Is it an artist’s prerogative to be late to her own artist opening reception? Or is it just that the sun finally came out an hour before the soiree began and the artist just couldn’t tear herself away from the back yard?
But I didn’t have to shove my way into a crowded reception, after all. Sunny, warm weather after a long, cold winter makes people want to squeeze every bit of the last few hours of sunlight and mild temperatures into their day. I couldn’t blame them.
A steady stream of people passed through the gallery throughout the two and a half hours. I saw a lot of my friends. At one point, nearly my entire book club was there. Thank you, ladies, thank you dear friends!
In keeping with the true introvert I am, not once did I walk up to a stranger and say, “So, what are your views about transparent versus opaque watercolor?” Or, “What’s in your palette?” Or, “Have you tried the salmon and dill spread canapés?”
No, I didn’t approach strangers. But when they were introduced to me by the much more extroverted and skilled gallery owner, I managed to eek out a conversation, sprinkled with many a “thank you,” genuinely expressed.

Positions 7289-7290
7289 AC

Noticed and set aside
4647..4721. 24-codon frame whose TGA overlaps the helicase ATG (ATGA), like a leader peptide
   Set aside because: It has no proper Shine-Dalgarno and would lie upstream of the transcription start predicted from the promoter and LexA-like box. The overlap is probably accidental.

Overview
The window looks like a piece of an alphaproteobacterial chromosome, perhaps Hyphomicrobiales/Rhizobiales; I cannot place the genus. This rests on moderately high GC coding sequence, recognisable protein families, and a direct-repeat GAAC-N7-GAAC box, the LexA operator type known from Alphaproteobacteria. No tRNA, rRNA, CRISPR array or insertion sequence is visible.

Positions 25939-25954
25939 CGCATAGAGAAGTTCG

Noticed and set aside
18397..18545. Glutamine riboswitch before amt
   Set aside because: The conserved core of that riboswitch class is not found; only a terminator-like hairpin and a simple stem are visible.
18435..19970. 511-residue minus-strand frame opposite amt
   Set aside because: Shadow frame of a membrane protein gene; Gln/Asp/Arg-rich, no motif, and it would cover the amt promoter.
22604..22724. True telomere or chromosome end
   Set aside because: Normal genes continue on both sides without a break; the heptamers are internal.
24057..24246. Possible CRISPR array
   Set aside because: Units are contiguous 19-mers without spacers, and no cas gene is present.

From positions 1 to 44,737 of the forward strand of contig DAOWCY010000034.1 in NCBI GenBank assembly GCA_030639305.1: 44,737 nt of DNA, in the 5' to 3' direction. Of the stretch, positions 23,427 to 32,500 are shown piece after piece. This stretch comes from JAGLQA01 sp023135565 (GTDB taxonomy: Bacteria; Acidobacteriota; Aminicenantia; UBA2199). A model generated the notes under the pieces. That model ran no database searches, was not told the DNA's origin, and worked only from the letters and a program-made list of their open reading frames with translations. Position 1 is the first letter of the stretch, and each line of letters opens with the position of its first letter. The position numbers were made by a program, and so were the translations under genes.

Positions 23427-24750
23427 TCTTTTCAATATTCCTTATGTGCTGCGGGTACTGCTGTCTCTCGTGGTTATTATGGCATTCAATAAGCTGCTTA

I smiled a lot throughout the reception. It wasn’t forced or awkward. I didn’t get drunk. I didn’t hover over the buffet like a feral cat. I’ll admit this, however, and only another introvert could empathize: At one or two points during the evening I really, really wanted to be home with my dogs, in my pajamas, watching TV.
Putting one’s art out there for the world (okay, not the world, but a teeny tiny land mass) to see takes some courage. My first art show there at the Basement Gallery brought about such different responses. During my bitter phase (Picasso had his Blue Period, I had my Bitter Phase), I produced a large series of pieces based on my experiences with online dating. Most of the paintings were funny—funny with a side of vinegar and salt. I remember standing in that crowded gallery and hearing laughter, but also seeing some stunned looks on faces.
Fast forward a few years later, and I’ve dealt with those issues, got them out of my system and now, very few viewers of my art would think there’s the slightest bit of bitterness coming through. I still deal with the same subject matter, but in a less hostile way.
Most artists grow and go through phases. An artist rarely gets stuck in a phase unless his product proves to be incredibly lucrative and he’s a glib and frivolous talent. (Hear my words, Thomas Kinkade.)
I sold one piece and several greeting cards that evening. The woman who purchased the piece was profuse with compliments and I could see that she had a difficult time choosing the one she wanted. That felt good.
The show is up until May 12. The next milestone is April’s First Thursday event, which always packs the galleries. This event is open to all. And, I’ll be there, with a smile on, wearing comfortable, sensible shoes. You’ll find me over at the buffet.
My Bitter Phase